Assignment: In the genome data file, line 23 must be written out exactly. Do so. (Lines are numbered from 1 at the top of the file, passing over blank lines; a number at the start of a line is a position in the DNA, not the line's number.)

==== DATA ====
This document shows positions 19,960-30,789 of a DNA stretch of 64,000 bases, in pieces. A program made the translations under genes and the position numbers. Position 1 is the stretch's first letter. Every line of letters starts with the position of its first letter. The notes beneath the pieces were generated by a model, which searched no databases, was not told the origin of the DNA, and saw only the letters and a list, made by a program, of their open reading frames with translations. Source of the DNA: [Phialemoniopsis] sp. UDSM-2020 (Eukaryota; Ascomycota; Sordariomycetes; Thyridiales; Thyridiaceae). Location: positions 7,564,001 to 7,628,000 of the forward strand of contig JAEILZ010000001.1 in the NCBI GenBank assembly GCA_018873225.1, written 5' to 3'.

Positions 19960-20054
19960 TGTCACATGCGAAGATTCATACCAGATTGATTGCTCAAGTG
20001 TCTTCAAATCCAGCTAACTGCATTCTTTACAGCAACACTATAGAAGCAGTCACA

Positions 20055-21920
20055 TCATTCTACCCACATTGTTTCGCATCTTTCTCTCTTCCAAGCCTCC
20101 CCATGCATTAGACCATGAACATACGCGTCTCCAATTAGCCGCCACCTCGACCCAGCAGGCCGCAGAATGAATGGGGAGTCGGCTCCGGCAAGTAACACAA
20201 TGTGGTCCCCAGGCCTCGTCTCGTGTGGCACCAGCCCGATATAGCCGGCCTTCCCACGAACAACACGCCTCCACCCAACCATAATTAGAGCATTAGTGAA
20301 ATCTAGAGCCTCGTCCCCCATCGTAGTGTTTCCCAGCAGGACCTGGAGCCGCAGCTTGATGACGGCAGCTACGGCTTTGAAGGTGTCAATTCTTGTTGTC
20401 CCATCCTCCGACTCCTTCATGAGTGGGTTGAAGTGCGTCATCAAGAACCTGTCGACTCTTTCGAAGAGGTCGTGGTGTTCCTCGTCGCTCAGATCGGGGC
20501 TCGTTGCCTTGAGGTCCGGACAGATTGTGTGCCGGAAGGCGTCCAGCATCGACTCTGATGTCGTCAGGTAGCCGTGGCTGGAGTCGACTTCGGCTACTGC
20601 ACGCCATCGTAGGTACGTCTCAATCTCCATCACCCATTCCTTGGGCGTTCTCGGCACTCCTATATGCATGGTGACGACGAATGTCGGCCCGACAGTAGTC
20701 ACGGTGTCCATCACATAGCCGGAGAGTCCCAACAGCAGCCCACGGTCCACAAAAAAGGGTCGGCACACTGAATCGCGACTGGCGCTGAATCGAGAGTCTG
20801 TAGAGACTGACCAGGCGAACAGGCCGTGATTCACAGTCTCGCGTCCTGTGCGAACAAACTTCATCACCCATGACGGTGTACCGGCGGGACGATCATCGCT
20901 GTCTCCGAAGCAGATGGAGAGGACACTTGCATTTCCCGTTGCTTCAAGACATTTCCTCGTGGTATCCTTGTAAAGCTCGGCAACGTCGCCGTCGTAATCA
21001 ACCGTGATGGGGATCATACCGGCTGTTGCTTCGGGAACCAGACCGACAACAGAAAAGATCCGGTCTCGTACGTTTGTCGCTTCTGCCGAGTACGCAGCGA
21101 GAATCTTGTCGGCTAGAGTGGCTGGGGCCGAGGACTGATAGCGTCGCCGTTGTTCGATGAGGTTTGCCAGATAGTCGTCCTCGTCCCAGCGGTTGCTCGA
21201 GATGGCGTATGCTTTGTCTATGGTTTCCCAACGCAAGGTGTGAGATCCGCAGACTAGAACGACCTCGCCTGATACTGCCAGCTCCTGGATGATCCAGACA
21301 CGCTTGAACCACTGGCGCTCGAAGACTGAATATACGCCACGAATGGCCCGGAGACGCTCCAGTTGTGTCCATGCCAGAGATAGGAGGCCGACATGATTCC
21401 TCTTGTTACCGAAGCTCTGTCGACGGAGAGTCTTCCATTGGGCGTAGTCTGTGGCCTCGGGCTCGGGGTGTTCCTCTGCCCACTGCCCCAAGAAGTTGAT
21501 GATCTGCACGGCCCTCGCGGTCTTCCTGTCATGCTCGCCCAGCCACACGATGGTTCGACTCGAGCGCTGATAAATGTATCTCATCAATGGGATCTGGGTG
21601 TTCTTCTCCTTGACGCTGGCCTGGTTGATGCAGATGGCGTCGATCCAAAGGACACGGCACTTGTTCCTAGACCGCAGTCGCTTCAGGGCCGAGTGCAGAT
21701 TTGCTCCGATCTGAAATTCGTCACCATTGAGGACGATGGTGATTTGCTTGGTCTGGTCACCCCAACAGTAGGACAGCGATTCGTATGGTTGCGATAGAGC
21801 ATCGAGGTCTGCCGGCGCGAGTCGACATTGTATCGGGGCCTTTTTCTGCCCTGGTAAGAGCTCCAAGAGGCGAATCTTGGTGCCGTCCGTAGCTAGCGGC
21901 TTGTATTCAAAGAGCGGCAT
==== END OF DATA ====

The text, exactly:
21701 TTGCTCCGATCTGAAATTCGTCACCATTGAGGACGATGGTGATTTGCTTGGTCTGGTCACCCCAACAGTAGGACAGCGATTCGTATGGTTGCGATAGAGC